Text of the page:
territory and population-Russian Peasantry-Nobility-Literaturo-Clerose Spiritual Schools-Universities-Prof. Stowe's Report-Minister of Public Instruction-- Teachers' Salaries-M odel School for Teachers--Contributions for
Teachers, - U. PROVIDENTIAL EDOCATION. Human Schemes of Education should imitate the
Economy of Providence-Rewards and Punishments-Emulation-Variely in
the means of human culture, III. flow To PROVIDE COMMON SCHOOL TEACHERS, IV. TAE TRUE PositiON AND USE OF THE SABBATH School. Its dangers-aids
importance effects, . V. WHAT THE TEACHER OUGHT TO KNOW, *. mill . 509 vi. How JOHN' Milton READ AND PROFITED. His own account of his early studies and of their effect on him,
. . . 513 VIL SPARKS THAT MAY KINDLE. No 2. The Scholar's Humility, . . . . 516
MISCELLANIES. St. James' Hall, a Religious School- Professorship of Oriental
Literature in Harvard University-Comrnon Schools in Pennsylvania- The New
. . . 518 Notices of Books.' Olney's Arithmetic-Davies' Arithmetic, Truth niade Sim
ple, . . .
Lately Published, and for sale by
. BOSTON, AND COLLINS, KEESE AND CO., NEW YORK ; - THOMAS COWPERTHWAIT
AND €0., PHILADELPHIA, A COMPREHENSIVE GRAMMER, Presenting some new views of the Structure of Language, &c. By W. Felci.
The purposes of the Grammar (if it has any purposes) are
for its usages, rules based on these principles. What has been called Grammar, nas lallen far short of this first purpose. Of course it has failed op 16 second ;-or has greatly embarrassed the scholar by oth Onable rules, that make up in obesity, what they lack in utility and congruity.
cholar by arbitrary classifications, no meaning definitions, an exce
The above work presents, not only a pew mode of leaching, but to some extent, a new dieory of a guage. The truth of this theory seems not likely to be
kely to be disputed. And if true, the cause of education an science is deeply concerned in its promulgation.
Some of the advantages proposed by Felch's Constructive System of Grammar are as follows: 1. The classification being altogether architective the
ective, the study of Grammar and Composition are made te be one and the same process."
2. The science is so simplified, that the learner advances incomparably faster in both studies United than he could by the old method in one alone.
3. The new System is not only more simple, but much more critical.
4. It interests and satisfies the student's mind. in without the substance; or binding his energies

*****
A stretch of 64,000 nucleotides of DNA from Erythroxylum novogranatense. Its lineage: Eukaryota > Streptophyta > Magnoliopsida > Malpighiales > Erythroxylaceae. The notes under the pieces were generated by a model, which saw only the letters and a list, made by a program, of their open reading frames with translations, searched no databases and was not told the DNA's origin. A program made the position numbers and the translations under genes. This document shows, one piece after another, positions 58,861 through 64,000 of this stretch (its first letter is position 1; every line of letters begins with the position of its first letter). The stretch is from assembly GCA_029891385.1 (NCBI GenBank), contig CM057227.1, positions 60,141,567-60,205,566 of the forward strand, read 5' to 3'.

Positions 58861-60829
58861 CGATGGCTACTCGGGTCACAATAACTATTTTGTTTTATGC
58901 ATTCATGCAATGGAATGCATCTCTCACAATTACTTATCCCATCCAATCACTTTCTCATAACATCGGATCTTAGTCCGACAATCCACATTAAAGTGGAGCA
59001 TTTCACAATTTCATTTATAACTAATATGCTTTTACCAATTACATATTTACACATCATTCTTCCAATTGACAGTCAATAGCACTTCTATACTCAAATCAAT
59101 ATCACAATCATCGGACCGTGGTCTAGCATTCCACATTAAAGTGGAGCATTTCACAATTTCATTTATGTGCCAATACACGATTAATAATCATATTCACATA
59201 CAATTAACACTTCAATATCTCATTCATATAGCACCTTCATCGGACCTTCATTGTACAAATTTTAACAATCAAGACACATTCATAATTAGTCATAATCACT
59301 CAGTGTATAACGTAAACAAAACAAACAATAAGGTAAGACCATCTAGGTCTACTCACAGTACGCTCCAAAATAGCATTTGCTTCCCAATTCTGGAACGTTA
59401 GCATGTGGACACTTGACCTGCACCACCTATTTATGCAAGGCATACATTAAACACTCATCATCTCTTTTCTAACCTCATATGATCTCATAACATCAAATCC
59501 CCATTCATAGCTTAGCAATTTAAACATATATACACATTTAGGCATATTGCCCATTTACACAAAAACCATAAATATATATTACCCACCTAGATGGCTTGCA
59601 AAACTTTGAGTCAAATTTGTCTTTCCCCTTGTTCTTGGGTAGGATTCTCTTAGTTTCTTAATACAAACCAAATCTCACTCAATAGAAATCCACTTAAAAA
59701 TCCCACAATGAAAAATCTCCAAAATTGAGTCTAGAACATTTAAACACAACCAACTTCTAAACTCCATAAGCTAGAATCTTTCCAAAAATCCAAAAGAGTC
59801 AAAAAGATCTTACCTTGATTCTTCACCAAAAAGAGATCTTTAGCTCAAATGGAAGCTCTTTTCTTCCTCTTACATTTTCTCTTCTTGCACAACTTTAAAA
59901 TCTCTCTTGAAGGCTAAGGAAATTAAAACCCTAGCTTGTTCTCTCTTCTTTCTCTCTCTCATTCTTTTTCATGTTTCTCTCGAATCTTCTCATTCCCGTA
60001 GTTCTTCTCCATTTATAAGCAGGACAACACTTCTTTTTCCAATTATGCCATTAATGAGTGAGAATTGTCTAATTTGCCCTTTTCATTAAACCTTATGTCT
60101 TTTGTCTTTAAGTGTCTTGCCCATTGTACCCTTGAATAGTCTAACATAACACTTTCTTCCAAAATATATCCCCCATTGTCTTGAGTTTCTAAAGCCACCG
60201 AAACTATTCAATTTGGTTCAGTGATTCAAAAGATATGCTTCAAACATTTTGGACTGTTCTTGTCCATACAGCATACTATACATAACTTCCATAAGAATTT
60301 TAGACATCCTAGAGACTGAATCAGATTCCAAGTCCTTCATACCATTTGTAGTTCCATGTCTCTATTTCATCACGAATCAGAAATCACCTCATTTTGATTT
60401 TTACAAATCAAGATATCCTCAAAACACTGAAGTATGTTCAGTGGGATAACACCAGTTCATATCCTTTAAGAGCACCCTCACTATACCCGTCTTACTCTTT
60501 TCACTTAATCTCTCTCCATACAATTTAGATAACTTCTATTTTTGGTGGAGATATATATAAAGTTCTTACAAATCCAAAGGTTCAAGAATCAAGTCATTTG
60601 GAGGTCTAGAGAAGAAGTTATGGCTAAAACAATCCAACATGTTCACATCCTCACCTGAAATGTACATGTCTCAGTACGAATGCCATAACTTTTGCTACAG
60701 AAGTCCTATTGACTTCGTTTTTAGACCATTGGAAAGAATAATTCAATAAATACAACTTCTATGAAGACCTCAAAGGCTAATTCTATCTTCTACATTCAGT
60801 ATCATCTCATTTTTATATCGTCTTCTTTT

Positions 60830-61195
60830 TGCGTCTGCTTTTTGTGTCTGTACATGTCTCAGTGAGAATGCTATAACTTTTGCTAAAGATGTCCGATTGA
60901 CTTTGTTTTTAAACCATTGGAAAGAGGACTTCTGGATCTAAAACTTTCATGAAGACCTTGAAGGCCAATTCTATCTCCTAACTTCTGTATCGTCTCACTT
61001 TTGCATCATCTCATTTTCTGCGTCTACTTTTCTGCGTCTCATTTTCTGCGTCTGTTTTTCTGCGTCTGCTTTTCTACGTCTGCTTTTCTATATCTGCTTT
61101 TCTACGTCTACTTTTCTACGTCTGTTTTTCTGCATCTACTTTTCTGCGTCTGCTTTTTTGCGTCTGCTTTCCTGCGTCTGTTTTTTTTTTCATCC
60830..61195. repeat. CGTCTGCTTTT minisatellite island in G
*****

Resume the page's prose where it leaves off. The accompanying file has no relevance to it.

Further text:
instead of perplexing him with the shadow of knowledge, wolp the magic chain of words and forms,
And definitions void." 5. It presents farther and clearer views of the structura
Wsol the structure of language. A sentence expresses a proposition. The words which the proposition consists.
as of which the sentence consists, express the ideas of ! The relation between the words depend, therefore, on themes
n the words depend, therefore, on the relations between the ideas.
6. It thus prepares the way to exhibit the connection hasten losopby of intellect.
onnection between the philosophy of Grammar and the phi 7. It connects Grammar more closely with Rhetoric, by showiug that several varieties of varieties of syntactic structure. '
1 Rhetoric, by showiug that several varieties of style arise from Io the “ultimate classification,” every senter verb ;” and as otherwise consisting of supplemental entence is regarded as being based on
atial novo ad
the sceral orders, exercising each a peculiur ipfiuence on the style of composition.
mental or modifying words or phrases, of which there ar
ANNALS OF EDUCATION.
Art I.- EDUCATION AND EFFORTS FOR EDUCATION IN
to mies and am basban those of who note
The movements of no nation of Europe are watched with more solicitude, by men who note the progress of public affairs, than those of Russia. England sends armies and am bassadors to arrest or stay her onward march to India ; while all the great powers of Europe are combined by formal pledges, or by the secure bond of a common interest, to withhold for a while, the Turkish Empire from her grasp.
Her stature is truly colossal. She plants one foot on the frozen ocean, and has now a sure and available resting place for the other on the Euxine, while with either arm she reaches from the Baltic far over land to the frontiers of China. Kingdoms of which we are accustomed to think with awe, shrink into littleness in the comparison. Within this circuit, embracing a latitude of thirty degrees, and a longitude of fortyfive, dwell countless tribes, hordes of rude and savage men, whose brute force, guided by one resolute scientific will, may well alarm more cultivated nations.
The history of Russia clearly shows that the fears of her huge bulk and absorbing spirit, however exaggerated, are by no means groundless. The progress of this Empire in territorial aggrandisement and in population, has been steadily onward for three hundred years, from the dato when the Russians threw off the Tartar yoke.